In our busy, high-tech, low-touch lives, it’s easy to operate detached from our own bodies. They too easily become vessels we feed, water, and rest so they can continue to cart around our brains. Instead, we need to pay attention to the information our bodies are sending us— before real health problems set in.”

In my classes, I typically begin with the most difficult thing to teach, relaxation. Once the group begins to get a sense of how it feels to move in a relaxed way, the next natural step is to introduce the concept of body awareness. 



Research suggests that body awareness can play a role in the experience of pain. Studies have shown that people who have a higher degree of body awareness are better able to tolerate pain and have a greater ability to control their pain experience. 

For example, mindfulness-based stress reduction (MBSR) is an effective pain management strategy that emphasizes body awareness. This method teaches individuals to focus on their breath and bodily sensations, which can help them to better understand and manage their pain.

Additionally, some studies have found that people who have chronic pain conditions, such as fibromyalgia or chronic lower back pain, often have less body awareness and less ability to recognize and describe the location, quality and intensity of their pain. Improving body awareness may help these individuals to better understand and manage their pain.


Our bodies are designed for movement but in a balanced way. Equal focus on effort and rest allows the body to do what it does best. Most exercise creates stress and the destruction of tissues. The results we are seeking from training only occur during rest and recovery, not during the actual high-intensity workout.

Just about everyone has imbalances in the muscles and other soft tissue in the body that support the structure of the skeleton. As we uncover and resolve the imbalances, we move with greater ease and discover that we can be pain-free even in our senior years.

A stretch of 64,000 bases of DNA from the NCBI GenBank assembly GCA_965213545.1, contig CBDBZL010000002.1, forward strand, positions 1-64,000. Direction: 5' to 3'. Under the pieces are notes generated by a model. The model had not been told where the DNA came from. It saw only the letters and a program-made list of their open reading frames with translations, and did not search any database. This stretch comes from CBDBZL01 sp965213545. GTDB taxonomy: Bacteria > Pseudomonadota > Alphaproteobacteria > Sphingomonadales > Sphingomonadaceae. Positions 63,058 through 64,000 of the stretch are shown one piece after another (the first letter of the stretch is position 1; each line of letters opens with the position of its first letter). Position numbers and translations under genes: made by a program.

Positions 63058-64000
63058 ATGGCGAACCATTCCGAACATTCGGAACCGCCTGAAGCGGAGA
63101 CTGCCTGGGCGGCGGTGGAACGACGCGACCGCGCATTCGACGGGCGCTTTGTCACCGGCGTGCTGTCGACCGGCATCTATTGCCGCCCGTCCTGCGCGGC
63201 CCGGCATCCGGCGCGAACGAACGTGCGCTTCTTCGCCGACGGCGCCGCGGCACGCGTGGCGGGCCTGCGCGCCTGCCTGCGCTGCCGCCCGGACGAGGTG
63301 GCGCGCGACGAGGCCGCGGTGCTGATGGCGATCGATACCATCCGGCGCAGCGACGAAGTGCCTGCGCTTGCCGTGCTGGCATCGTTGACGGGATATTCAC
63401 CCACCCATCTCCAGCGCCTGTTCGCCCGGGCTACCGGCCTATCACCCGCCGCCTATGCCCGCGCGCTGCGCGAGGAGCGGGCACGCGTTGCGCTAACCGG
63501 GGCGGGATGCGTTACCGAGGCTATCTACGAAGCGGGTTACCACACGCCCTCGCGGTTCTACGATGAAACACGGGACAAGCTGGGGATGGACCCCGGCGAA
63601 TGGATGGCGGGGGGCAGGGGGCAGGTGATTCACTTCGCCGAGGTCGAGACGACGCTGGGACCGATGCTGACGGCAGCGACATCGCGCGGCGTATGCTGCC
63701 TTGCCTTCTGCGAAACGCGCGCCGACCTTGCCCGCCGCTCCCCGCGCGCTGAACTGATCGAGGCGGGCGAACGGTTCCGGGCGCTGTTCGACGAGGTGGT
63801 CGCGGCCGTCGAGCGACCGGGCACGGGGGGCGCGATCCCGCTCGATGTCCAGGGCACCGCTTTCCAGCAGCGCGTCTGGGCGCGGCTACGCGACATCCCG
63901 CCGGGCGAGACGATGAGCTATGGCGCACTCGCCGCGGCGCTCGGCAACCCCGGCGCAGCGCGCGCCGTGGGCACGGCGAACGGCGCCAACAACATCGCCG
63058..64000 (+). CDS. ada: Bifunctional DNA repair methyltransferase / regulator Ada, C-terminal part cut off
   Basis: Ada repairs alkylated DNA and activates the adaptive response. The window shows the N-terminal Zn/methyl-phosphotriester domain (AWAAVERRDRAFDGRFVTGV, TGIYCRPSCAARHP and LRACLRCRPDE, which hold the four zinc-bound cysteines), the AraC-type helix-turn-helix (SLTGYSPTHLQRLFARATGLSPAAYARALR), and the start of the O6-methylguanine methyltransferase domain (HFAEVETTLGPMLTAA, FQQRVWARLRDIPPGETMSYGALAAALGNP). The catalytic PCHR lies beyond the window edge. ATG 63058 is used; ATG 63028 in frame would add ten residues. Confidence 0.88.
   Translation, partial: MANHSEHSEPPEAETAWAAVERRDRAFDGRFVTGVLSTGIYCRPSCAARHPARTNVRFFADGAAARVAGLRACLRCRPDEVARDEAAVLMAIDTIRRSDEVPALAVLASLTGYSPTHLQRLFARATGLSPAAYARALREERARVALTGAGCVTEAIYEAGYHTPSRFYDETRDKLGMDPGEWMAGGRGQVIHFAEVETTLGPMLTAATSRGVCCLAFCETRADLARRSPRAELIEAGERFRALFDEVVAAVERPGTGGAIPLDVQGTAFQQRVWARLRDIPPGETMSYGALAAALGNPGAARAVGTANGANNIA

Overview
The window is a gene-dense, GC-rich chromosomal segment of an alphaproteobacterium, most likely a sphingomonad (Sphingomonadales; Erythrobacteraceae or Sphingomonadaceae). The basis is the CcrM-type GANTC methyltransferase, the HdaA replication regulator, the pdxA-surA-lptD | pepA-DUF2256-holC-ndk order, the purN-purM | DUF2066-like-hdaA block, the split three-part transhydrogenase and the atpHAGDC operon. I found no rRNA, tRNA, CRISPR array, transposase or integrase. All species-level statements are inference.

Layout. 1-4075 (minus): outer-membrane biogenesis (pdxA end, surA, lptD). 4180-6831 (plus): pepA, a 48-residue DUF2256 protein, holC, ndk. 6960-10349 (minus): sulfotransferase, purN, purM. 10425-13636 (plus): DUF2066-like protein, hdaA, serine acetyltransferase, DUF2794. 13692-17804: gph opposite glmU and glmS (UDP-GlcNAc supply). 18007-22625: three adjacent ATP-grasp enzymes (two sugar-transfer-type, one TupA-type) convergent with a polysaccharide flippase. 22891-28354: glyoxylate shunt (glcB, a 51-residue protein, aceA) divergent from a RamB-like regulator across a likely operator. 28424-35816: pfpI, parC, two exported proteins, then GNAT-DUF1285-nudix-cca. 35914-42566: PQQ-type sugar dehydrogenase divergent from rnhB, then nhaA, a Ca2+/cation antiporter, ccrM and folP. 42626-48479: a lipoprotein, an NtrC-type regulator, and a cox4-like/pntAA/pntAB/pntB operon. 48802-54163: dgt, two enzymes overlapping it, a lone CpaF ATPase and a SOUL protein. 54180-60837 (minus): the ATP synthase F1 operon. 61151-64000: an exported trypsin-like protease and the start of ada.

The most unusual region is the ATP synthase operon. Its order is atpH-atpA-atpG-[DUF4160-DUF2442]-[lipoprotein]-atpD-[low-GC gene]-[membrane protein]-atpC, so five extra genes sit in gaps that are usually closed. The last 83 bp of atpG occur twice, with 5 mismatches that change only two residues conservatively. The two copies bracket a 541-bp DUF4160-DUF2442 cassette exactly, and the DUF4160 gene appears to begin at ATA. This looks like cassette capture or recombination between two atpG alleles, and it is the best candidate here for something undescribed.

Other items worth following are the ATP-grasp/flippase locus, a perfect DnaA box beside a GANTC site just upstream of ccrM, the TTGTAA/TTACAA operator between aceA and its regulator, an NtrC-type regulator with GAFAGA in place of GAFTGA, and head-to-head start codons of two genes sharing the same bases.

Restoration involves decompressing joints, as well as strengthening and lengthening muscles. This helps to remold the connective tissue that supports the structure of the body. The flow of oxygenated blood is critical to the healing of injuries. Movement facilitates that process as other muscles assist the heart muscle in circulating blood. Attention to alignment and slow purposeful movement allows us to feel the rhythms of and range of motion in our body building body awareness.

A focus on posture and alignment gives restorative movement its “juice.” Correcting imbalances in the muscles, joints and connective tissue unlocks the body’s healing ability. Most participants find relief for many things including pain, stiffness, scar tissue, headaches, carpal tunnel, etc. Full-body workouts are an important part of rebuilding and maintaining balance.

Taking time to restore and assess what our body needs opens the door to an improved quality of life.


Body awareness can help manage stress in several ways.

First, by paying attention to bodily sensations, individuals can become more aware of the physical symptoms of stress, such as muscle tension, increased heart rate, and shallow breathing. This awareness can help individuals to recognize when they are becoming stressed and take steps to manage it before it becomes overwhelming.

Second, techniques such as mindfulness and meditation that promote body awareness can help individuals to learn to focus on the present moment, rather than dwelling on past or future events. This can reduce anxiety and stress by helping individuals to better manage the constant stream of thoughts and worries that can contribute to stress.

Third, body awareness can also help individuals to recognize and release physical tension that can accumulate in the body as a result of stress. For example, by becoming more aware of muscle tension in the shoulders, individuals can learn to relax these muscles and release the tension.

Fourth, yoga and other forms of physical exercise that focus on body awareness can also be helpful in managing stress. The combination of physical movement and focus on the breath can help individuals to feel more grounded and centered, which can reduce stress and anxiety.

Cultivating Body Awareness

Body awareness can be cultivated through practices such as yoga, meditation, tai chi, and qigong, as well as through exercises such as mindful movement and body scanning.

Mindful movement exercises involve paying attention to the sensation of movement in the body. Body scanning is typically done while lying down and focusing on each part of the body in turn, noting any sensations or discomfort. Practicing these techniques regularly can help to improve body awareness and reduce stress and tension in the body. Restorative practices lay the groundwork for greater overall awareness and wellness.